@feministxtian my heart goes out to you.  I understand fully what you are saying regarding your parents and also your hubs.

My mother passed in 2015 and my father followed in 2017, it will be two years come October.   I miss them but the overwhelming emotion I felt when both of them died was relief.   Both died from completely different causes but in the end, honestly, their quality of life was terrible.  It was surviving and in the barest, most functional sense, but not living.    It was especially hard for Dad as he was the more active parent in his old age and he felt the limitations very keenly.  For him his suffering was not just physical suffering but mental as he was fully aware of things up until the last week.  I was with him when he passed and felt an odd sense of peace (relief perhaps?) at what was happening.   

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Daisy0322

I use to be an aid for Home hospice care I loved it but it was just too hard on me. By far though the ALZ patients were the most heart breaking. They lost themselves and everyone they loved slowly and passed away scared many times. I would always try to make things feel familiar for them but when everyone is a stranger it's just hard to ever feel at home 

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lumpentheologie
20 minutes ago, Daisy0322 said:

I use to be an aid for Home hospice care I loved it but it was just too hard on me. By far though the ALZ patients were the most heart breaking. They lost themselves and everyone they loved slowly and passed away scared many times. I would always try to make things feel familiar for them but when everyone is a stranger it's just hard to ever feel at home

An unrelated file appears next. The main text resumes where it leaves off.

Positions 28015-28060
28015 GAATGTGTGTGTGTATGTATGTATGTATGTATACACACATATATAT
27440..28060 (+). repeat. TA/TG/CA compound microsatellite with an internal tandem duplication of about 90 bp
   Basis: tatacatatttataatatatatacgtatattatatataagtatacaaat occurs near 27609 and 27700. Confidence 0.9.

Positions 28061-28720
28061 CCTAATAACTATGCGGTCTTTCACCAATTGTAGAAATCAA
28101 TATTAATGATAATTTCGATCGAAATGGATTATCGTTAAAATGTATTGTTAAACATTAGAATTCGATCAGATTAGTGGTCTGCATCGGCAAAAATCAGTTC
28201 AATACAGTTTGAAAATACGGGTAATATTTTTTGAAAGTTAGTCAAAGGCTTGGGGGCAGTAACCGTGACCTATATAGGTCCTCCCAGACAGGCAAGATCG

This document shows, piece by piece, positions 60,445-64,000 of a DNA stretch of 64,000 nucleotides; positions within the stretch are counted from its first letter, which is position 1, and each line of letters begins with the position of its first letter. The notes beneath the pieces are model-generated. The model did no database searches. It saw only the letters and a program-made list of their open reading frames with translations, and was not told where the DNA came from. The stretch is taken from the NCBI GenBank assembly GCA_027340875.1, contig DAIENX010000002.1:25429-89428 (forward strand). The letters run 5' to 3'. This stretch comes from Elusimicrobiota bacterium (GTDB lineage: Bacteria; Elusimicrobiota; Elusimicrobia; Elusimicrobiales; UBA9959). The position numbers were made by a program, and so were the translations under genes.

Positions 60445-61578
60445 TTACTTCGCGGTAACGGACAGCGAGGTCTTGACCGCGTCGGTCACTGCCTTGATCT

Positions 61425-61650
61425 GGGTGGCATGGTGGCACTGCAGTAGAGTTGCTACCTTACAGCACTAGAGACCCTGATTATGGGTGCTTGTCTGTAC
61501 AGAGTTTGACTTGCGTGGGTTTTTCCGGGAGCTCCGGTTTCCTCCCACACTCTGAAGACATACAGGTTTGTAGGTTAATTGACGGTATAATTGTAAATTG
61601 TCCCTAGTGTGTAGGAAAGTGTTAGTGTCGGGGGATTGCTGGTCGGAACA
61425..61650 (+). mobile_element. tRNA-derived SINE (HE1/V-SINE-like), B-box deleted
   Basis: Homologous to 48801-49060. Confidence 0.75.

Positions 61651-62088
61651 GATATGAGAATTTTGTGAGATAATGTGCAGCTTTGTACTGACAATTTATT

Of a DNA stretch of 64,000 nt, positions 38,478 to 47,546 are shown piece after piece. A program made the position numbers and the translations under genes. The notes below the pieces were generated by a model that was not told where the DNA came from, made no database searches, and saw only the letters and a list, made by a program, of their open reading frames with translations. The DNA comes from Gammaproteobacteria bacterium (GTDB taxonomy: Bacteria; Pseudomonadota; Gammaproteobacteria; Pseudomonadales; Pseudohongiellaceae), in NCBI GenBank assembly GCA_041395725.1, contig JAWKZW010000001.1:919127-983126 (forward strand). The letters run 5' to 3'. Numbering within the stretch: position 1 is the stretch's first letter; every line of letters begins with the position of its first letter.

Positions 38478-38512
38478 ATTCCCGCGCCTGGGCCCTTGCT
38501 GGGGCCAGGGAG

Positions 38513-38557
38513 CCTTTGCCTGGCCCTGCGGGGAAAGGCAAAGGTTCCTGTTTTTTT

Bless you for that.  When my grandparents passed, Hospice was the only thing that made it bearable.  I'm so grateful to those nurses and aids and so is my whole family. I imagine it really takes a lot out of a person to see that over and over again. 

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MamabearSS

I'm mostly a lurker but this topic hits so close to home. My wish and hope is that by the time I'm in my 60's or 70's that assisted suicide for Alzheimer's patients will be legal and accessible. There is a very strong genetic predisposition in my family. My great grandmother had it though cancer took her before the final stages, my aunt is showing signs, as is my mother after a stroke. My grandmother is close to the final stages. My family traumatized me by forcing me to care for my great-grandmother on the weekends so that my grandmother could go get drunk at her husband's cousin's house. I was 12 and the person I loved most in the world would sit in her rocking chair telling me how much she wanted to throw herself into a canal because she had stopped loving everyone. That everyone was evil, trying to kill her or take her money. She became an angry violent mean spirited person.  

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onekidanddone
Posted (edited)

My grandmother lived to 103 and was pretty much completely out of it for the last 10 - 15 years of her life trapped in her body after Alzheimer’s took away who she was.

My mom is 95 practically blind and mostly deaf. Her life is reduced to sitting in her living room blasting CSPAN or being in bed blasting CSPAN. She was a librarian, taught citizenship classes, read the New York Times every day and worked until her early 80s. Now she is diminishing bit by bit each day. 

Is this what I want for my future? I doubt I’ll last as long as my mom and I sure as hell don’t want to end up like my grandma. 

12 hours ago, Sullie06 said: